TODAY THERE ARE OVER 3000 PATIENTS WITH DEMENTIA IN SCOTTISH HOSPITALS … UP TO 50% ARE UNDIAGNOSED
***EMBARGO: NOT FOR BROADCAST OR PUBLICATION BEFORE 00:01HRS 7 SEPTEMBER 2012***
Doctors will meet today at an event convened by the Royal College of Physicians of Edinburgh (RCPE)  to consider how to improve diagnosis of patients with dementia, as it is estimated that up to 50% of patients with dementia in Scottish hospitals go undiagnosed.
Dementia is a common and progressive illness and is now present in 25% of all Scottish hospital in-patients and over 40% of over-70s admitted to hospital. Up to 50% of these cases will be undiagnosed. To put this in context, new data has highlighted that approximately 100 patients in a hospital the size of the Royal Infirmary of Edinburgh, and 1600 patients in hospitals across Scotland, are estimated to have undiagnosed dementia at any one time .
Patients with dementia are highly vulnerable and studies have shown that there is a significantly higher risk of death related to their condition during, and in the 6 months following, admission to hospital. Undiagnosed dementia can also result in inappropriate care, delays in receiving appropriate treatment, increased length of hospital stay and a reduction in the length of time that patients may be able to live independently at home.
As the number of people with dementia has increased with our ageing population, so have the pressures on medical staff in hospitals. Most acute hospitals have Medicine for the Elderly (formerly ‘Geriatrics’) wards, but the current structure of training does not universally include training in the diagnosis and assessment of cognitive disorders (including dementia).
Against this background, the RCPE has convened a national meeting at which doctors will consider how to improve diagnosis and treatment for patients with dementia in hospitals .
Prof Emma Reynish, Professor of Dementia Research, University of Stirling and Consultant Geriatrician, Victoria Hospital, Kirkcaldy, who will be speaking at the RCPE meeting, said,
“The problem of underdiagnosis of dementia in the UK has been well documented in work done by Alzheimer Scotland and the Alzheimer’s Society. Health Boards in Scotland are doing better than elsewhere in tackling this problem. Nevertheless older people in hospital are increasingly more likely to have dementia that is undiagnosed.
“Latest estimates would indicate that there are as many as 1600 patients with undiagnosed dementia in Scottish hospitals at this time. It is vital that dementia is recognised early in order to ensure that patients and those who care for them receive appropriate treatment and care. When a person experiencing symptoms of confusion or memory problems is admitted to hospital this presents a positive opportunity to do an initial assessment and to consider the possibility that it may be dementia-related.”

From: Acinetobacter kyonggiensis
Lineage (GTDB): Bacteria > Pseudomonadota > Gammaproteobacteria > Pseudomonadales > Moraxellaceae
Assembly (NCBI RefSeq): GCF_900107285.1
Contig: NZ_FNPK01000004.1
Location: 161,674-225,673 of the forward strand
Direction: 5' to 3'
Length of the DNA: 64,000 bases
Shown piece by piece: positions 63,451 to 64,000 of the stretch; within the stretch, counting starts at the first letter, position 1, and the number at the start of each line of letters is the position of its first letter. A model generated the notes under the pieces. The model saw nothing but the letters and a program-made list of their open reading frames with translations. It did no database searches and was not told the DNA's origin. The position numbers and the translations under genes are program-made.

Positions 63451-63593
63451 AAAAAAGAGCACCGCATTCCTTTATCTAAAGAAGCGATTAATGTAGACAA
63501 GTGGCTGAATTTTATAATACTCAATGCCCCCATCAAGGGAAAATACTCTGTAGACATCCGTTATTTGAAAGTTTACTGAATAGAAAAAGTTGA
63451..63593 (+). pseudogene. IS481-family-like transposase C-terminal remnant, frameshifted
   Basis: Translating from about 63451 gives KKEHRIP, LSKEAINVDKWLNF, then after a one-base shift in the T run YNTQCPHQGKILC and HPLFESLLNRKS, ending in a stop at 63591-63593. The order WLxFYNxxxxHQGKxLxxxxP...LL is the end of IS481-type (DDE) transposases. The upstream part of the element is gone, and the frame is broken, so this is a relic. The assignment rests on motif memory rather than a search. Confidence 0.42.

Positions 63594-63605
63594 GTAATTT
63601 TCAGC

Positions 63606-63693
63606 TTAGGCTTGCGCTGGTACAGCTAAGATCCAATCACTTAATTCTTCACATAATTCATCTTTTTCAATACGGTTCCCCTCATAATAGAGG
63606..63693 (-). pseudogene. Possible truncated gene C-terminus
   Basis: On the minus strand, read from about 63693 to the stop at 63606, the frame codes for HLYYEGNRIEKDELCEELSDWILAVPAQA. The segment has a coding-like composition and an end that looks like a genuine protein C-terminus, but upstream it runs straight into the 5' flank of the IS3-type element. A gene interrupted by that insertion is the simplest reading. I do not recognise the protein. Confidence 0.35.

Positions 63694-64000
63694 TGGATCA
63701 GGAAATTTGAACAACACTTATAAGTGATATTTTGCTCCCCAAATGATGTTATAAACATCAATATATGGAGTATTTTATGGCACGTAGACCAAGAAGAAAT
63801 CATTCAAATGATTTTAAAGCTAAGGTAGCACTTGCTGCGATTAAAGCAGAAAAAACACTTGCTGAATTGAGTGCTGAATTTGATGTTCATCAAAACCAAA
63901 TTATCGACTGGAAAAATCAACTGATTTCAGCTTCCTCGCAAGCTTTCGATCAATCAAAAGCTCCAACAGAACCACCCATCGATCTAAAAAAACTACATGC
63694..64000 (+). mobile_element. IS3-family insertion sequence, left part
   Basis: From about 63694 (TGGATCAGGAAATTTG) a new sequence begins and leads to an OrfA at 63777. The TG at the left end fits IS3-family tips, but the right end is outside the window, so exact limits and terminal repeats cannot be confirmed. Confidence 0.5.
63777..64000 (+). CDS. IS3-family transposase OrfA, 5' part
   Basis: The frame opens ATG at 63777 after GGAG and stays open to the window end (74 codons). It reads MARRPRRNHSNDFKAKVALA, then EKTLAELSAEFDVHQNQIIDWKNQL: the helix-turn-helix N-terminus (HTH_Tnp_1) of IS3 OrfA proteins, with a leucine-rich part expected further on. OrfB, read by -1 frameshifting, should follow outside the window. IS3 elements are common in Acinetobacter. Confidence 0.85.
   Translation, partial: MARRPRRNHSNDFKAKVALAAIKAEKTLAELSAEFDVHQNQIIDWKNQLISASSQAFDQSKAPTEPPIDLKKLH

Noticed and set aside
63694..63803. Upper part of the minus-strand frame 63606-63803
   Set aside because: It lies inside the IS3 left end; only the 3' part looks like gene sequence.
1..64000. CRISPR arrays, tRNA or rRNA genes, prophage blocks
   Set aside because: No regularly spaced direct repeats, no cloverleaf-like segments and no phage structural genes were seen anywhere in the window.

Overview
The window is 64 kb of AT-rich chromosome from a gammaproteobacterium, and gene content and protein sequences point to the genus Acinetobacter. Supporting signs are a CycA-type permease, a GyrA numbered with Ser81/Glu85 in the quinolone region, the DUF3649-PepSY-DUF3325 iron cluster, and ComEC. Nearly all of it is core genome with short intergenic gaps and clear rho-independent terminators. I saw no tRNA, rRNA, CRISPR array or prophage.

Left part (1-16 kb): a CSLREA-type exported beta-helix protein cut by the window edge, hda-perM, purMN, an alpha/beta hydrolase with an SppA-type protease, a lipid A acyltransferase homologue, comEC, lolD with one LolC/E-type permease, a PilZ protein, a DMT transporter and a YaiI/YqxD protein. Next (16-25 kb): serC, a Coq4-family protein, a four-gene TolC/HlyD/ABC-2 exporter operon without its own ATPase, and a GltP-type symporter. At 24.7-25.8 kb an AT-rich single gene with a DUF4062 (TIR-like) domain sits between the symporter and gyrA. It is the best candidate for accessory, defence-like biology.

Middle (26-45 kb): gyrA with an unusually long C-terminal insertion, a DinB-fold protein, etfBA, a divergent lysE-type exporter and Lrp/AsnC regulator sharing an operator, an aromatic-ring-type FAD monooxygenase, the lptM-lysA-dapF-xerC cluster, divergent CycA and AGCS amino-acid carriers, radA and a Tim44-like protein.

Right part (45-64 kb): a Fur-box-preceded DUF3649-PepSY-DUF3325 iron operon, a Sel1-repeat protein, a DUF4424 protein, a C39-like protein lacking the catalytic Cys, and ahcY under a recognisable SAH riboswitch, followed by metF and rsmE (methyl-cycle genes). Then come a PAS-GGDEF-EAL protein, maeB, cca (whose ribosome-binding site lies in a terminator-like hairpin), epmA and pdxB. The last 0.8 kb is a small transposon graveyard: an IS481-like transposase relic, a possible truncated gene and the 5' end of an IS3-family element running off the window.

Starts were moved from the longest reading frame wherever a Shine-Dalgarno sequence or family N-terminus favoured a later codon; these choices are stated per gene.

Prof Alasdair MacLullich, Royal College of Physicians of Edinburgh, and Professor of Geriatric Medicine, Royal Infirmary of Edinburgh, said,
“The diagnosis and assessment of dementia presents a major challenge to medical staff in hospitals who until recently have not needed to be trained in its diagnosis and treatment. Medical training must evolve in line with the evolving “dementia epidemic” to ensure that medical staff are trained in diagnosing, assessing and treating dementia. Additionally there must be sufficient numbers of trained doctors to cope with this increasing burden of disease”.
Henry Simmons, Chief Executive, Alzheimer Scotland, said,
“We greatly welcome this focus on improving the rates of dementia diagnosis in Scotland’s hospital. There have been some significant improvements made to NHS training for acute staff within the Promoting Excellence framework. However, this still relies on staff being aware that the person in question has dementia, which is currently difficult unless they have an existing diagnosis. It is only with a diagnosis that we can ensure not only more appropriate hospital care, but also offer better information, advice and community-based support for the person and their family”.
ALCOHOL-RELATED BRAIN DAMAGE
Doctors will also hear at this meeting of the impact of alcohol on the brain beyond the all too familiar effects of acute intoxication. Alcohol can contribute to long term brain damage, including in younger people. Care needs can be extensive, including for those who recover because that process can be slow and incomplete. The care system for this group should be better developed.
Contact: Graeme McAlister (RCPE) on 0131-247-3693 or 07733-263453; or Kirsty Yanik (Alzheimer Scotland) on 0131 243 1453 or 07900 498223
Notes for Editors.
 The RCPE is a professional membership organisation, of hospital (medical) specialists, with over 10,000 Fellows and Members throughout Scotland, the rest of the UK and internationally.
 Estimate, as at September 2012, derived from ISD statistics.
The RCPE Hot Topic Symposium on ‘The Confused Patient in the Acute Hospital’ will take place at the RCPE, 9 Queen Street, Edinburgh, on Friday 7 September 2012 from 9.00am – 4.45pm